Many are linking the hateful verbiage, especially within our political discourse with “the pains we learned so long ago.” We dare not lose sight of the message Peter Yarrow implanted within his Light One Candle.  For me, it’s more than a folk song.  As I sang with our Cantor and community this past Friday night; and again with our Kindergarten, 1st and 2nd grade students and parents just this morning, I hear these words as a call to action. This is not just a link to the past.  It’s a call in our present so that we may look towards a just and peaceful future. In the words of Peter’s refrain:

Light One CandleDon’t let the light go out, It’s lasted for so many years!  Continue reading

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Israeli Adventures

By Louis Stein

We’re re-blogging this post, which originally appeared on the NFTY in Israel B’Yisrael Blog on July 14, 2014. Louis is currently on one of their trips. During the year, he and his family take part in the life of Temple Shalom. Louis is a leader in SHAFTY, our Temple Youth Group.

The week started off flying over to Israel after a long week in Eastern Europe. After seeing the dark days of Judaism, we finally see the triumph of the Jewish people, and it is incredible. Tel Aviv was so beautiful. We toured around the city briefly with a highlight of putting our feet in the Mediterranean Sea. After a night in Tel Aviv, we packed up and headed south to Eilat and the Negev Desert. A long day of travel was followed by a windy night sleeping on the rocky desert floor. The nex1t day was followed by hikes and a swim in the Red Sea where we got to snorkel and see the beautiful reef. Everyone had a nice relaxing time at the beach, which was much needed for the long hike up Har Shelomo (Mount Solomon) which was a struggle for many people. It was a long, rocky climb filled with sweat, blood and tears, but in the end it was absolutely worth it. The view looked over Saudi Arabia, Egypt, Jordan and Israel and was incredible. The whole trip in the Negev was difficult, but bonded everyone together on a whole new level. We travelled the next day to Jerusalem for a well-deserved, relaxing Shabbat. The trip so far is incredible and worthwhile, and I love every minute of it.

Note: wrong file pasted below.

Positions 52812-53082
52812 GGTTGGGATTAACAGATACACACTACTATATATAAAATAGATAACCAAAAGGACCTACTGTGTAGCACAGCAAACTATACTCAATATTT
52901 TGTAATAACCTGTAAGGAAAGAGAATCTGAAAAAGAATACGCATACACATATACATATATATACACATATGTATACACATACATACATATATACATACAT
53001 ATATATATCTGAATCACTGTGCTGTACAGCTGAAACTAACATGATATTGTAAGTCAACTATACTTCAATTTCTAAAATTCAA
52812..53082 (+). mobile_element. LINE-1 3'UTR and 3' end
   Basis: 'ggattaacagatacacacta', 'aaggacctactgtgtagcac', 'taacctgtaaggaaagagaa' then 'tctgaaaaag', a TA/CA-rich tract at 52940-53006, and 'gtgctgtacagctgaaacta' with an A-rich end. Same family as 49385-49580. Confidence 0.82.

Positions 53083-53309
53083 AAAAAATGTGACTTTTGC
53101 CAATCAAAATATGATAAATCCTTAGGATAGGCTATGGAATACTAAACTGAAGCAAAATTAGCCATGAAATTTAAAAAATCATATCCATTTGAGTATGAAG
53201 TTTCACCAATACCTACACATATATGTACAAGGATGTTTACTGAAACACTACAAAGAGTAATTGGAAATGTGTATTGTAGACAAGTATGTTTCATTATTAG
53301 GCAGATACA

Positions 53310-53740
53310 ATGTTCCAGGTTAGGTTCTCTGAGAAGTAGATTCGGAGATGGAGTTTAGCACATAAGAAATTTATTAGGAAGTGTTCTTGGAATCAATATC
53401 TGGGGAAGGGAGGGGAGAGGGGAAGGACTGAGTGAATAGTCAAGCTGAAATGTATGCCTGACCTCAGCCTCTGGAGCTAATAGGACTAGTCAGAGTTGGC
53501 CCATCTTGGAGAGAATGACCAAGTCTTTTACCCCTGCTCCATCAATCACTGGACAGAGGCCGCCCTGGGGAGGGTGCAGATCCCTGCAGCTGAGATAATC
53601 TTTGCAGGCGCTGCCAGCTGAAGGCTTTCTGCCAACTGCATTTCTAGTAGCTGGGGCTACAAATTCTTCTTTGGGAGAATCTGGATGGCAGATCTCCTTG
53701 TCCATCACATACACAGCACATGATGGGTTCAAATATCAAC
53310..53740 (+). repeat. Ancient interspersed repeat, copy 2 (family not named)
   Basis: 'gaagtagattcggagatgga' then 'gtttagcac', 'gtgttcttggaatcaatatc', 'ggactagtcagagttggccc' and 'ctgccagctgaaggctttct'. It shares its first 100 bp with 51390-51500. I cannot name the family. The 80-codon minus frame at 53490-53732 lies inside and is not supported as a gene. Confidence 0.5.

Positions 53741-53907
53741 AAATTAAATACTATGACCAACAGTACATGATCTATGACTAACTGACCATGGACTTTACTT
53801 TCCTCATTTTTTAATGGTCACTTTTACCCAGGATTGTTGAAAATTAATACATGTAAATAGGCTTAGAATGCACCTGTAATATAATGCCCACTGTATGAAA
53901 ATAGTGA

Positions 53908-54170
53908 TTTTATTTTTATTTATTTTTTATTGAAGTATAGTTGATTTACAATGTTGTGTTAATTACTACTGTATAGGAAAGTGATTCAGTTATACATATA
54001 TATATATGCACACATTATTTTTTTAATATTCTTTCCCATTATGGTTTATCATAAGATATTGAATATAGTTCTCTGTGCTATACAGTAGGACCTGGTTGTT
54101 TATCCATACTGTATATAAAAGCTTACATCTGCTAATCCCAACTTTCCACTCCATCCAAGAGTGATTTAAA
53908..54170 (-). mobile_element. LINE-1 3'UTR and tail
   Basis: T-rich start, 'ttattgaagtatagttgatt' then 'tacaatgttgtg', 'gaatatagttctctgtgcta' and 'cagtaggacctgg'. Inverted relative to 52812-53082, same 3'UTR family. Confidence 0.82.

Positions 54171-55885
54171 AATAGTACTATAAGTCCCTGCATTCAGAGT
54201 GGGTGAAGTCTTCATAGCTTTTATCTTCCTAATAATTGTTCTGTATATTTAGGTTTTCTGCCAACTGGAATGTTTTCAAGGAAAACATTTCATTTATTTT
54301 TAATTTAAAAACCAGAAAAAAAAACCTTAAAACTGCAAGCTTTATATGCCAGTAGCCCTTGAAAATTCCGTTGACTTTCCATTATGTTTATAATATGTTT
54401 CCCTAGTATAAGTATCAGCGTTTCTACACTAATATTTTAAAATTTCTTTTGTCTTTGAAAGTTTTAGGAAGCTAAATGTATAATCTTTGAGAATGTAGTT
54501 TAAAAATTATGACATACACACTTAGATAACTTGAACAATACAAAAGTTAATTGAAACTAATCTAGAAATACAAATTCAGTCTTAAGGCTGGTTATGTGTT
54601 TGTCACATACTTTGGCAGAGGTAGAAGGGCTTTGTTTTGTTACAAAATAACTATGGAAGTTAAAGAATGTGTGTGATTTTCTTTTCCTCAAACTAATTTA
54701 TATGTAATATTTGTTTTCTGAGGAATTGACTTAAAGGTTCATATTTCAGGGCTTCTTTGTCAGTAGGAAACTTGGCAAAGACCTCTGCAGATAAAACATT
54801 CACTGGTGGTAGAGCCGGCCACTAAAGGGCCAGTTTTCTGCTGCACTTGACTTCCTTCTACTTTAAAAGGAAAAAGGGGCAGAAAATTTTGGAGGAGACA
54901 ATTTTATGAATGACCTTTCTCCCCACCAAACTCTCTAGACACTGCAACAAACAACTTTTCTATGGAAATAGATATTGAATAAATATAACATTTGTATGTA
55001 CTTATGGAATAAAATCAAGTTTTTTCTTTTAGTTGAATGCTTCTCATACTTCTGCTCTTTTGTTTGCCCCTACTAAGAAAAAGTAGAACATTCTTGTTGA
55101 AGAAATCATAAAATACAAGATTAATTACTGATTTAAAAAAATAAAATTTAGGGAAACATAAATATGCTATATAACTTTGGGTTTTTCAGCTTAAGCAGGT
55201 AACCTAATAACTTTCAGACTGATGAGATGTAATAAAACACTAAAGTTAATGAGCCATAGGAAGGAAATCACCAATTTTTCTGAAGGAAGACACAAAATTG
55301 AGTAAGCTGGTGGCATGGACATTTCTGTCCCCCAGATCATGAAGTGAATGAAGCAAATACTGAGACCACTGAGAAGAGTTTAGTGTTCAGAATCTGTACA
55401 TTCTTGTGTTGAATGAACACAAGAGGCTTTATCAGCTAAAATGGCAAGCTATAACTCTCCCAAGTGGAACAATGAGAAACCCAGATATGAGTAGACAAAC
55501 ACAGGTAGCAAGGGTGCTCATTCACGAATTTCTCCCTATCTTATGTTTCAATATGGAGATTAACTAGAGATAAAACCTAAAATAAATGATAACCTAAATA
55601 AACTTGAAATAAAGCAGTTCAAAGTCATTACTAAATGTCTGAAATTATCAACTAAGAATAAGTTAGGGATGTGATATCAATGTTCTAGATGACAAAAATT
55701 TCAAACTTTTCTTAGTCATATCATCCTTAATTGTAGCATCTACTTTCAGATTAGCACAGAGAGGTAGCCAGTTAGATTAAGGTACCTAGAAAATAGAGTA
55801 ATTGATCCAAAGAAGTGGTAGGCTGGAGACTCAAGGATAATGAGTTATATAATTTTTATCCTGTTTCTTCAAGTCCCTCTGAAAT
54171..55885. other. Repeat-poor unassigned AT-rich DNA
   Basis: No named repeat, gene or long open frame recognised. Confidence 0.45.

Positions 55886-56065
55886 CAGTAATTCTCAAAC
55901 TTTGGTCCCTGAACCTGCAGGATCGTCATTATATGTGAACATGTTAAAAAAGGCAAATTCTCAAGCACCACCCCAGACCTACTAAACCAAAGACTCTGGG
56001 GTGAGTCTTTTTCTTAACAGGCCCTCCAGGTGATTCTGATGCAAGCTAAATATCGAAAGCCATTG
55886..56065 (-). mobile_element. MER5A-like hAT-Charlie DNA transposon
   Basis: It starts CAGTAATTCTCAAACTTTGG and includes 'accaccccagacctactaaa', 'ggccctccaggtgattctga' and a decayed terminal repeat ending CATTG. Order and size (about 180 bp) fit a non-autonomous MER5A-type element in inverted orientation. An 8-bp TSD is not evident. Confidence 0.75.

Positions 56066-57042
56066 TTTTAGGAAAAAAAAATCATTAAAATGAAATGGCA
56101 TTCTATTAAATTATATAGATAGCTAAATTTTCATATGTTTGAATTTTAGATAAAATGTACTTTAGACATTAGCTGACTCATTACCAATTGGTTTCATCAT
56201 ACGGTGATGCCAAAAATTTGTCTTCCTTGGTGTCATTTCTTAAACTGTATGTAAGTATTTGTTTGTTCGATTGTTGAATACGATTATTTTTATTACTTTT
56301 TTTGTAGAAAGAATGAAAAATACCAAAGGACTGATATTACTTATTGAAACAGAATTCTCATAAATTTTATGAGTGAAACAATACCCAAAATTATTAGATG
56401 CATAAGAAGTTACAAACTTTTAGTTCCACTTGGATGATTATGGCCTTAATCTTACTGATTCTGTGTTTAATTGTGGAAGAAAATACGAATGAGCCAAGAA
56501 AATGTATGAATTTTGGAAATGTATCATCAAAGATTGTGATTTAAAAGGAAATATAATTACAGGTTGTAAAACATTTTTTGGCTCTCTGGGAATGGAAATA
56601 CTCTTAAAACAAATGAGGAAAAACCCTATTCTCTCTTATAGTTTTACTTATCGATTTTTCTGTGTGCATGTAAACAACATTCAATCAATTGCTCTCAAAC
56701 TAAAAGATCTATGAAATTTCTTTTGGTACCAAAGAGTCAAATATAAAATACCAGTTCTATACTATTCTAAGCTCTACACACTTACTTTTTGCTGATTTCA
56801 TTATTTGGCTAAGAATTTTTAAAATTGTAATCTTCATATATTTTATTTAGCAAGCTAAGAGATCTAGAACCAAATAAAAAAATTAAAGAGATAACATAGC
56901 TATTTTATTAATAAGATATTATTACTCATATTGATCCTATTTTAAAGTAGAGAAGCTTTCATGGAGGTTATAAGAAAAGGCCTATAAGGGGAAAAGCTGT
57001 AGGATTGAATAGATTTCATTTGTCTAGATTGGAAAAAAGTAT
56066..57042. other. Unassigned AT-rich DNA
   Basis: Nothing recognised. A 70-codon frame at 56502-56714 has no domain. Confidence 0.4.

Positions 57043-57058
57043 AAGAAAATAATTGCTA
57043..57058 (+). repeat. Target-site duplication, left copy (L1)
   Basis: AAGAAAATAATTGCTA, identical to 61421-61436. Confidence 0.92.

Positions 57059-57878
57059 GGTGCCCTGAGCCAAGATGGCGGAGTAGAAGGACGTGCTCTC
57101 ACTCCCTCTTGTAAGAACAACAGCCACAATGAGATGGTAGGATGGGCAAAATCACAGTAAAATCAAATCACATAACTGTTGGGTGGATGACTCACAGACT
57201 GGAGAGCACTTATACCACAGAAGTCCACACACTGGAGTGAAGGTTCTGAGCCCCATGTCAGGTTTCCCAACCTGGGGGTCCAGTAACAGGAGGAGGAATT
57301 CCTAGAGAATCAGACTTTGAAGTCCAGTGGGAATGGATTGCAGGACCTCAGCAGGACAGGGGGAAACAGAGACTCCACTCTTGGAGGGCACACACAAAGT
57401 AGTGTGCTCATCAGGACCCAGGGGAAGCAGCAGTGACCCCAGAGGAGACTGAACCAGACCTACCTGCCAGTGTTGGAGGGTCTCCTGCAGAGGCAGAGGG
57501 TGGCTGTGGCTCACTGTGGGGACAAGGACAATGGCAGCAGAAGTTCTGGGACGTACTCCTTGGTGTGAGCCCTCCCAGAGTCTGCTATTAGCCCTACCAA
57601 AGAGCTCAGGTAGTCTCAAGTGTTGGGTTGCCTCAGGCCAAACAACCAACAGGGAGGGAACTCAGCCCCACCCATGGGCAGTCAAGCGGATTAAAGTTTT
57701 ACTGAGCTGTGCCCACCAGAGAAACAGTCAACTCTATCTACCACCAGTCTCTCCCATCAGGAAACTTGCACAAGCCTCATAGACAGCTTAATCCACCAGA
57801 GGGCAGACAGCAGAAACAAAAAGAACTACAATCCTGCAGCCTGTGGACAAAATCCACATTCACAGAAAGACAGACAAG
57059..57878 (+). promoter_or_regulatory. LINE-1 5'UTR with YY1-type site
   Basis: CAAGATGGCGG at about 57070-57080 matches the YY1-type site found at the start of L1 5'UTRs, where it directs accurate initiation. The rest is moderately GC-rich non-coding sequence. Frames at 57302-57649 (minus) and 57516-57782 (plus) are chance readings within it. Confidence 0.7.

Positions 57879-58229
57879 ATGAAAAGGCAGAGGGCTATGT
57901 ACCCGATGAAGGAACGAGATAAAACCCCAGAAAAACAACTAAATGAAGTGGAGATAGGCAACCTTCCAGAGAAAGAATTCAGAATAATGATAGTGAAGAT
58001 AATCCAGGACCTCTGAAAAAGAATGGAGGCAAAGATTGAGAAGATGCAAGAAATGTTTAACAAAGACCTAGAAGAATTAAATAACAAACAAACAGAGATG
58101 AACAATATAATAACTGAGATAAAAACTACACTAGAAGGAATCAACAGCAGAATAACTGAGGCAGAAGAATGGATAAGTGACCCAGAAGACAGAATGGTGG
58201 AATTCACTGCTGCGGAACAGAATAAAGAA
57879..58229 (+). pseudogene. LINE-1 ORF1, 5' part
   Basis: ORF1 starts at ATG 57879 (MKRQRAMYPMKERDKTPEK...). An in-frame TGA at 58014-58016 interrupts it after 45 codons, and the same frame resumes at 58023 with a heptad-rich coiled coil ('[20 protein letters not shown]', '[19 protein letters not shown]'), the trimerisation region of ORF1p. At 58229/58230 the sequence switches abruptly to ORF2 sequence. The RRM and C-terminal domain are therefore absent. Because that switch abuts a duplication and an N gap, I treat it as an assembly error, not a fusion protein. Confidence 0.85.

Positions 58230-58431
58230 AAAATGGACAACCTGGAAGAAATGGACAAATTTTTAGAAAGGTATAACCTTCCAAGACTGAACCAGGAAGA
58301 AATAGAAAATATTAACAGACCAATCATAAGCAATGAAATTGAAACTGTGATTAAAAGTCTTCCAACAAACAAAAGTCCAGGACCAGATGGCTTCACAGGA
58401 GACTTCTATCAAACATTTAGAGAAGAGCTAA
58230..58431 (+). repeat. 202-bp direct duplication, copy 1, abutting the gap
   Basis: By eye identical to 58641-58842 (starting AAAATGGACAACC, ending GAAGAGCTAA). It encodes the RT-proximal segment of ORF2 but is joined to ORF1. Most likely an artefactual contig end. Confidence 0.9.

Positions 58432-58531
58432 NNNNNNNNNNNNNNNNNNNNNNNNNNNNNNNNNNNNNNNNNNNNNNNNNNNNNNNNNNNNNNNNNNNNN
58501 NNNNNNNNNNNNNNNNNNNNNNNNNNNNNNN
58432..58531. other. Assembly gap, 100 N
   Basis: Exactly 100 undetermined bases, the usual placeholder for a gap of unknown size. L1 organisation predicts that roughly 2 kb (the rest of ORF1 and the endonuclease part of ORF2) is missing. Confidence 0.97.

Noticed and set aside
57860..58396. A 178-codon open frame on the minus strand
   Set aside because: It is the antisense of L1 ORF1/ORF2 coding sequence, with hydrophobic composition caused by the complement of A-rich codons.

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Beginning Elul Reflections

For the past few days, I’ve been with high schoolers from all over New England at NFTY-Northeast’s Summer Institute, held at Eisner Camp in the Berkshires. It’s been such a great time.

Each morning and night, the participants and faculty all gather together for services. Last night, as we all sat together on the broad Universal Lawn, the service leaders invited the participants to go take a short walk during silent prayer. I have always found this technique a really effective one to conjure up those most personal prayers and reflections. As the participants wandered, I noticed a whole bunch of them headed toward the lake. There is something about getting to stare into some water that brings on a prayerful moment, I suppose. To get to look at something natural and beautiful, there is nothing quite like that to help us reflect on what’s really important in our lives.

In this Jewish month of Elul, as we enter into focused attention on ourselves and our relationships, we need spaces conducive to those reflections. The High Holidays are made all the more meaningful when we do that work now. Our participants, while at camp, get that space built into their experience here. Still, when we are able to craft that time and space in our regular work and home, we give ourselves a gift.

Where are those special places for each of us? And, are we spending time there right now?